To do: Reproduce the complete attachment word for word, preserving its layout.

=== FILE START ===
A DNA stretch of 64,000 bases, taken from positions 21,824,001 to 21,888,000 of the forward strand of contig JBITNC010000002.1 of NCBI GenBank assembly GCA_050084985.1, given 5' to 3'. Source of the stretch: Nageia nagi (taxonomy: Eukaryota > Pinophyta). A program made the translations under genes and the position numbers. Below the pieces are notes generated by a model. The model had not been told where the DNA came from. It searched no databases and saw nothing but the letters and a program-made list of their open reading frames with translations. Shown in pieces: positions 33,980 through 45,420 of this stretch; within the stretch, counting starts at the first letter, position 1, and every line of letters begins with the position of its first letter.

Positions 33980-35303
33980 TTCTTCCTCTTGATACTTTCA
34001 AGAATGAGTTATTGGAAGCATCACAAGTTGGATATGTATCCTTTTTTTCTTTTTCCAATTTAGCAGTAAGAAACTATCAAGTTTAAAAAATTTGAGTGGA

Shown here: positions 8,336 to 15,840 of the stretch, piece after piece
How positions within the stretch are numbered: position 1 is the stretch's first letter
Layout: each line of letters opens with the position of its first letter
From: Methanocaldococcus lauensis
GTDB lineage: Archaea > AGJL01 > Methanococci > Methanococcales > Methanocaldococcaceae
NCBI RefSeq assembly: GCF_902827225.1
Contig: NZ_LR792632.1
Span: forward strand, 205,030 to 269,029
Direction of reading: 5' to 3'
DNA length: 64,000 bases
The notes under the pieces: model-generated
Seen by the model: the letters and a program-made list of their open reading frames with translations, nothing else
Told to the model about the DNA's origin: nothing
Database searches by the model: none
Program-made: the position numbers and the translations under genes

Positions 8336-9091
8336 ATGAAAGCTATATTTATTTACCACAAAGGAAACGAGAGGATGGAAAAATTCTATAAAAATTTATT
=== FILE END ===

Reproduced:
A DNA stretch of 64,000 bases, taken from positions 21,824,001 to 21,888,000 of the forward strand of contig JBITNC010000002.1 of NCBI GenBank assembly GCA_050084985.1, given 5' to 3'. Source of the stretch: Nageia nagi (taxonomy: Eukaryota > Pinophyta). A program made the translations under genes and the position numbers. Below the pieces are notes generated by a model. The model had not been told where the DNA came from. It searched no databases and saw nothing but the letters and a program-made list of their open reading frames with translations. Shown in pieces: positions 33,980 through 45,420 of this stretch; within the stretch, counting starts at the first letter, position 1, and every line of letters begins with the position of its first letter.

Positions 33980-35303
33980 TTCTTCCTCTTGATACTTTCA
34001 AGAATGAGTTATTGGAAGCATCACAAGTTGGATATGTATCCTTTTTTTCTTTTTCCAATTTAGCAGTAAGAAACTATCAAGTTTAAAAAATTTGAGTGGA

Shown here: positions 8,336 to 15,840 of the stretch, piece after piece
How positions within the stretch are numbered: position 1 is the stretch's first letter
Layout: each line of letters opens with the position of its first letter
From: Methanocaldococcus lauensis
GTDB lineage: Archaea > AGJL01 > Methanococci > Methanococcales > Methanocaldococcaceae
NCBI RefSeq assembly: GCF_902827225.1
Contig: NZ_LR792632.1
Span: forward strand, 205,030 to 269,029
Direction of reading: 5' to 3'
DNA length: 64,000 bases
The notes under the pieces: model-generated
Seen by the model: the letters and a program-made list of their open reading frames with translations, nothing else
Told to the model about the DNA's origin: nothing
Database searches by the model: none
Program-made: the position numbers and the translations under genes

Positions 8336-9091
8336 ATGAAAGCTATATTTATTTACCACAAAGGAAACGAGAGGATGGAAAAATTCTATAAAAATTTATT